Is it possible to live a good deal longer by eating a good deal less? Proponents of a strict dietary regimen called calorie restriction (CR) claim that it can extend your life and prevent diseases associated with aging. The diet consists of eating a very low-calorie but nutritionally balanced diet that meets 100% of vitamin, mineral, protein and essential fat needs. But can such a lifestyle, which means a dramatic change in eating habits for most Americans, be the "fountain of youth" its followers claim?
CR gained momentum in the 1930s after studies on mice showed that reducing their normal food intake by about 40% increased their maximum life span by 30% to 40%. Since then, research on worms and monkeys has shown that CR works in other species.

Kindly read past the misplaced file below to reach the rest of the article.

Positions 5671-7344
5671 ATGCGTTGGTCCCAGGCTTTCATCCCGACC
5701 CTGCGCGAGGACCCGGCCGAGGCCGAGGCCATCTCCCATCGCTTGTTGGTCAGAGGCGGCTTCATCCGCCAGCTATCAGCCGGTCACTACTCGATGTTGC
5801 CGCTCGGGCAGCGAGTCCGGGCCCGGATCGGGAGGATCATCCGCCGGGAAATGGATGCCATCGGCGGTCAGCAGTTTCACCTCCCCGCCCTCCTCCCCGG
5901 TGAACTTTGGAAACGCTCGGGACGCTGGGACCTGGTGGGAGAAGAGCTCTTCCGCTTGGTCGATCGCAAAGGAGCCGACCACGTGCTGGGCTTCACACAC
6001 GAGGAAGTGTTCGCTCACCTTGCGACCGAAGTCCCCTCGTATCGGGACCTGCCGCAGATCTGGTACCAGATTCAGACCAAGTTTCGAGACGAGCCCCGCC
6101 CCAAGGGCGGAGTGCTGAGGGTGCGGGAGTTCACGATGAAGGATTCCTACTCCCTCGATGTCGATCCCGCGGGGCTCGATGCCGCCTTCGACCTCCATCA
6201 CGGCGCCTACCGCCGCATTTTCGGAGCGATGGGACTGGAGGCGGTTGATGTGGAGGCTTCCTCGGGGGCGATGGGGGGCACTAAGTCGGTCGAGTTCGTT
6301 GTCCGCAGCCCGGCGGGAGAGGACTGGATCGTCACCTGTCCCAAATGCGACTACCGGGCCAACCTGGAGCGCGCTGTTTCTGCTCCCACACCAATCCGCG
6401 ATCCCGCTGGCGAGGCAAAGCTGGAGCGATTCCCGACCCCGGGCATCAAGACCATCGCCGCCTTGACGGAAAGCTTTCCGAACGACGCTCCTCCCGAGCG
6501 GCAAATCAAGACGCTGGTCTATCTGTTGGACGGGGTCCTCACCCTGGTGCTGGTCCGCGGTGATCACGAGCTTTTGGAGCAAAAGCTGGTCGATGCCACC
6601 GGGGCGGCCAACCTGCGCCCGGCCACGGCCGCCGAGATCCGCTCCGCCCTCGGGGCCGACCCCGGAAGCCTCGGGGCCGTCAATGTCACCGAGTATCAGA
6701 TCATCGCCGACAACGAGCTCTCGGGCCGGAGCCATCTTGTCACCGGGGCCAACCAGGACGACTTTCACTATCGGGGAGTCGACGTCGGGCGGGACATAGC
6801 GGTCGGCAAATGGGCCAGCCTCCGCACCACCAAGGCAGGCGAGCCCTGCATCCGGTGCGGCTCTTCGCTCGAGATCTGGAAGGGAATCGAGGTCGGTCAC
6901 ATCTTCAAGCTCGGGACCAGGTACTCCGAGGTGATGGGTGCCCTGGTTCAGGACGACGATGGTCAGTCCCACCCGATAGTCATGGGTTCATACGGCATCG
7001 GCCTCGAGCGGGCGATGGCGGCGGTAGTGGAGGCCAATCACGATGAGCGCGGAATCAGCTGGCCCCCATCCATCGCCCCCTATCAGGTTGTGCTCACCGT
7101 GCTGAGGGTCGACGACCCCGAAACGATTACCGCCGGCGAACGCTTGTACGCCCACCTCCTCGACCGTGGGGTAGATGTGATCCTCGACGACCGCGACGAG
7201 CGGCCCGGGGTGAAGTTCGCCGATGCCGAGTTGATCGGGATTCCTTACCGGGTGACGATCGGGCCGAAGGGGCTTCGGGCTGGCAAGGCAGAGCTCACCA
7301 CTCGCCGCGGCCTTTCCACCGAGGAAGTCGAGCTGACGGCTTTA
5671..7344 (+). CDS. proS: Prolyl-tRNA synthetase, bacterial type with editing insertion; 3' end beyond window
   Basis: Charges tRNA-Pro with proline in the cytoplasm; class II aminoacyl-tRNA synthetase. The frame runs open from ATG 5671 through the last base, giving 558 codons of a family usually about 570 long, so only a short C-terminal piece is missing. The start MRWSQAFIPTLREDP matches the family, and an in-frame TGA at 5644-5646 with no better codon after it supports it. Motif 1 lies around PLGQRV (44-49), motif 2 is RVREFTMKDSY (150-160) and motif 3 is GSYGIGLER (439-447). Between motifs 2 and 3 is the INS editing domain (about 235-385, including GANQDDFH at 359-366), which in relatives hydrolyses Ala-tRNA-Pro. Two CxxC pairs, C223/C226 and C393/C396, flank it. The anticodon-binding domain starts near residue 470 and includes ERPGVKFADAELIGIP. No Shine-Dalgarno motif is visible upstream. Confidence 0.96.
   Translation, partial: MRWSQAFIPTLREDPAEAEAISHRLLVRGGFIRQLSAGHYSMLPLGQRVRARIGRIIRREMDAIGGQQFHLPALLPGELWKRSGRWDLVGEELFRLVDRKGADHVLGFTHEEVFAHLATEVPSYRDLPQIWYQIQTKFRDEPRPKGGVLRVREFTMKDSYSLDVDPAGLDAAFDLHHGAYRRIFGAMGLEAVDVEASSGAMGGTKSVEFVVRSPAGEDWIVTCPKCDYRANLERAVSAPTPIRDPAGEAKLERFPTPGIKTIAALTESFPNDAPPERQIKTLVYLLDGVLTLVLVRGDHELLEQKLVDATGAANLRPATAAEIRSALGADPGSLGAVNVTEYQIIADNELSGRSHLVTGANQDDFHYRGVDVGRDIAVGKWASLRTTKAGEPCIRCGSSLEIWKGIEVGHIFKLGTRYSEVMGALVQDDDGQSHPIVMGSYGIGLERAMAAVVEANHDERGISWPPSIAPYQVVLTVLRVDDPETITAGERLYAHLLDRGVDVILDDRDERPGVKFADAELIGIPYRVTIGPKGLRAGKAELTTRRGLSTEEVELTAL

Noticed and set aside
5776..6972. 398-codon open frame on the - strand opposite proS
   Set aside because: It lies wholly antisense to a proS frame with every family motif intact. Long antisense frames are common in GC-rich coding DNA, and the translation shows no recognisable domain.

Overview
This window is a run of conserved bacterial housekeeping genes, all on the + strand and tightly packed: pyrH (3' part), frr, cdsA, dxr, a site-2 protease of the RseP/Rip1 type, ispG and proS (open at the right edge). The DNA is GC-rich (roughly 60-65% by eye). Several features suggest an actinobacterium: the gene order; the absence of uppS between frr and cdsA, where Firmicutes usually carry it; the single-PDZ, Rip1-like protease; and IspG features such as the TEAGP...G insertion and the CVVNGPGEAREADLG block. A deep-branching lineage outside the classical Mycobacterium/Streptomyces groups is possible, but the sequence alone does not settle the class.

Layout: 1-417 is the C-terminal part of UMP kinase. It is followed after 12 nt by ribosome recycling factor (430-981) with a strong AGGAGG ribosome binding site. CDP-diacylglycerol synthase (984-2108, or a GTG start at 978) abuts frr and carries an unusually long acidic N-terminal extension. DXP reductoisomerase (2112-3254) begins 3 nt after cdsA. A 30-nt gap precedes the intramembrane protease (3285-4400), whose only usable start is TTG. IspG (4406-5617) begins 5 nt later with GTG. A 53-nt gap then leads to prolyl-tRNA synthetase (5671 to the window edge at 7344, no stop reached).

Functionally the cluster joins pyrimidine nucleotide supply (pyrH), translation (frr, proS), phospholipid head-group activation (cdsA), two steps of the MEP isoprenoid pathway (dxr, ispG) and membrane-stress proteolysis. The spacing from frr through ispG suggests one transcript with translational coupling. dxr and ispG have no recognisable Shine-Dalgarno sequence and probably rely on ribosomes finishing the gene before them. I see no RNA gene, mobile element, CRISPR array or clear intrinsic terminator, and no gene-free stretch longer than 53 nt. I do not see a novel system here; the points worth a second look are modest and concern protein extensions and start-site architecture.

In humans, CR has been shown to improve markers of cardiovascular aging. According to a recent study in the Journal of the American Medical Association, calorie restriction reduces certain markers of aging and disease. The subjects who participated in the six-month study were all overweight. They cut their daily calories by 25% either through diet alone or through diet and exercise. Biomarkers associated with longevity—core body temperature and fasting insulin levels decreased. —were decreased in overweight subjects, but not in other groups. These findings suggest that calorie restriction may help prolong life by preventing diseases and aging in overweight people. Whether people who have normal body weight can show similar improvements has not been proven.
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